At the end, when Data tells his mother of their adventures, you’d be forgiven for being a little confused when he says that they fought off an octopus, despite that not having taken place in the film. The sequence, in which Data fends off the aquatic beast by putting a tape recorder in its mouth, playing the Arthur Baker-produced “Eight Arms To Love You,” created especially for the film, was scripted and shot, but eventually trimmed. This caused some problems, as Baker and musical director Cyndi Lauper had hoped the song would be a big hit. As it turns out, it did become something of a dancefloor favorite, making it to number one on the Billboard Hot Dance Club Songs chart, and inspiring the odd stop-motion video below. That wasn’t the only video that came off the album (which also included The Bangles and REO Speedwagon): Donner directed an epic, cameo-packed video for Lauper’s theme-tune to the movie, “The Goonies R Good Enough,” which included appearances from the film’s cast, The Bangles, Spielberg and a selection of wrestlers, including Andre The Giant. Earlier this year, Lauper recorded a new version for an episode of Fox animated series “Bob’s Burger” that pays tribute to the movie.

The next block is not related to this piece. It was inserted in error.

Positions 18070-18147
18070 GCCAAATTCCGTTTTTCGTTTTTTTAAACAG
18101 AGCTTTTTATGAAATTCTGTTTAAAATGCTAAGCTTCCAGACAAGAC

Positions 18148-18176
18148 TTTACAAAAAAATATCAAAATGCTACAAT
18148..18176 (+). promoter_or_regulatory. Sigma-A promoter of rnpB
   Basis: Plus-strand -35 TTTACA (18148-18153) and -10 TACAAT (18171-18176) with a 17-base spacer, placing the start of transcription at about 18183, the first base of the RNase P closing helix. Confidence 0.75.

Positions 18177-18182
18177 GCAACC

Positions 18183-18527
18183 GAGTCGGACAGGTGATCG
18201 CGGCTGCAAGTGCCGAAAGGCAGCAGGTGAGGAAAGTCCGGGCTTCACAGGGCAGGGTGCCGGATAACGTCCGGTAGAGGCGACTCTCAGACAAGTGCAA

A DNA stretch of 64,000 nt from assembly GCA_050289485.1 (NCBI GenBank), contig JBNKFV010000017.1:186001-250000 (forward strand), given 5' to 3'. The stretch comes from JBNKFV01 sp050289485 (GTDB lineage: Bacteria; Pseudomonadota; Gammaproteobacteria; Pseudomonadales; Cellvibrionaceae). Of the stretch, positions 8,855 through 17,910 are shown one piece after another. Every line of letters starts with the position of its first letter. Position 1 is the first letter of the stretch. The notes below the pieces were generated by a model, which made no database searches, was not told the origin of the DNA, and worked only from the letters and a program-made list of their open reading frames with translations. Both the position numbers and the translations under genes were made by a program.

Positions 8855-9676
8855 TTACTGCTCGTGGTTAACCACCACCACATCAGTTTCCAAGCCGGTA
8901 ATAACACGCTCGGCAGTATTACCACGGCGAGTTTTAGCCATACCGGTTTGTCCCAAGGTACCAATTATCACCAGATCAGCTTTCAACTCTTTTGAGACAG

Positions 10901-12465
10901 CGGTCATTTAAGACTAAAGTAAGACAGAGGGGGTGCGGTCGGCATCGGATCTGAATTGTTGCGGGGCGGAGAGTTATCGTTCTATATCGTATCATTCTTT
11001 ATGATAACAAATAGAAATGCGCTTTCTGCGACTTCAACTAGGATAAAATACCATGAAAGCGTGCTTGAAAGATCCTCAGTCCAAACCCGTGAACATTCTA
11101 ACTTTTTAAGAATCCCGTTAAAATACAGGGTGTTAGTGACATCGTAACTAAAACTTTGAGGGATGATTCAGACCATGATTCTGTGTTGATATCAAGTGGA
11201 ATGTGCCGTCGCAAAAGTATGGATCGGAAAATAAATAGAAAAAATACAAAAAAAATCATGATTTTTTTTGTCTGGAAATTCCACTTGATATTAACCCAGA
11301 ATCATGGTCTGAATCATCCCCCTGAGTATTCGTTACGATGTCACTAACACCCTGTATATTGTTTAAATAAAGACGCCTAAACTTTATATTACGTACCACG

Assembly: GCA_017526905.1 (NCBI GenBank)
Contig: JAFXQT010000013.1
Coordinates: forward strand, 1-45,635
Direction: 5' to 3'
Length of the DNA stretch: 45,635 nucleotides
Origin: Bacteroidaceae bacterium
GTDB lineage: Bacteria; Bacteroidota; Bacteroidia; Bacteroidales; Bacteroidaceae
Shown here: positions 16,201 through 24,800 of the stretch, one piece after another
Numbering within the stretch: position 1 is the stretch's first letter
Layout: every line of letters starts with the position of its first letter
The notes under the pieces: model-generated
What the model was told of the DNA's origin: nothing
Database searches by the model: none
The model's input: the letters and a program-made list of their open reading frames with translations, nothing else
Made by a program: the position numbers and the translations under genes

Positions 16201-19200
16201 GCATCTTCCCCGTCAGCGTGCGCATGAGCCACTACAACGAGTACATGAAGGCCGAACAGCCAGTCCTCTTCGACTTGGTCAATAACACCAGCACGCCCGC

5. Nearly 30 years on, a sequel looks unlikely, but there may be a Broadway musical version soon.
“The Goonies” was a pretty big hit when it opened in June 1985: it was beaten to the top spot by “Rambo: First Blood Part II,” but ended up in the ten top domestic grossers in the year. But for a long time, it looked like the closest it would get to a sequel would be the 1987 NES video game “The Goonies II.” But as the film became an enduring cult classic, Donner and Spielberg came up with an idea, and met with writers, but no one could crack it: Donner told Empire at a cast reunion in 2009 that “We tried for a long time. Steven and I had many meetings… but nothing stuck. It seemed disrespectful… No hope.” However, continuations in other mediums may be more likely: an animated series, which would see the adult Goonies passing the torch to younger kids, was in the works at Cartoon Network, but deals couldn’t be signed with the cast. But a Broadway musical version remains in the early stages, with Donner telling Collider last year that, “We’re getting good outlines and good story. I’d say hopefully we’ll have a good script maybe by the middle of this year, around September or October, we’ll have a script that we can go to from there. It’s a long process, Broadway, it’s amazing. It’s frightening in a strange way. But we only get great reactions from everybody, everybody wants to see it. It seems like a great idea, and we’ll persevere. A musical of ‘Goonies’ on Broadway? But it’s gotta be irreverent, and it’s gotta be ‘Goonies.'”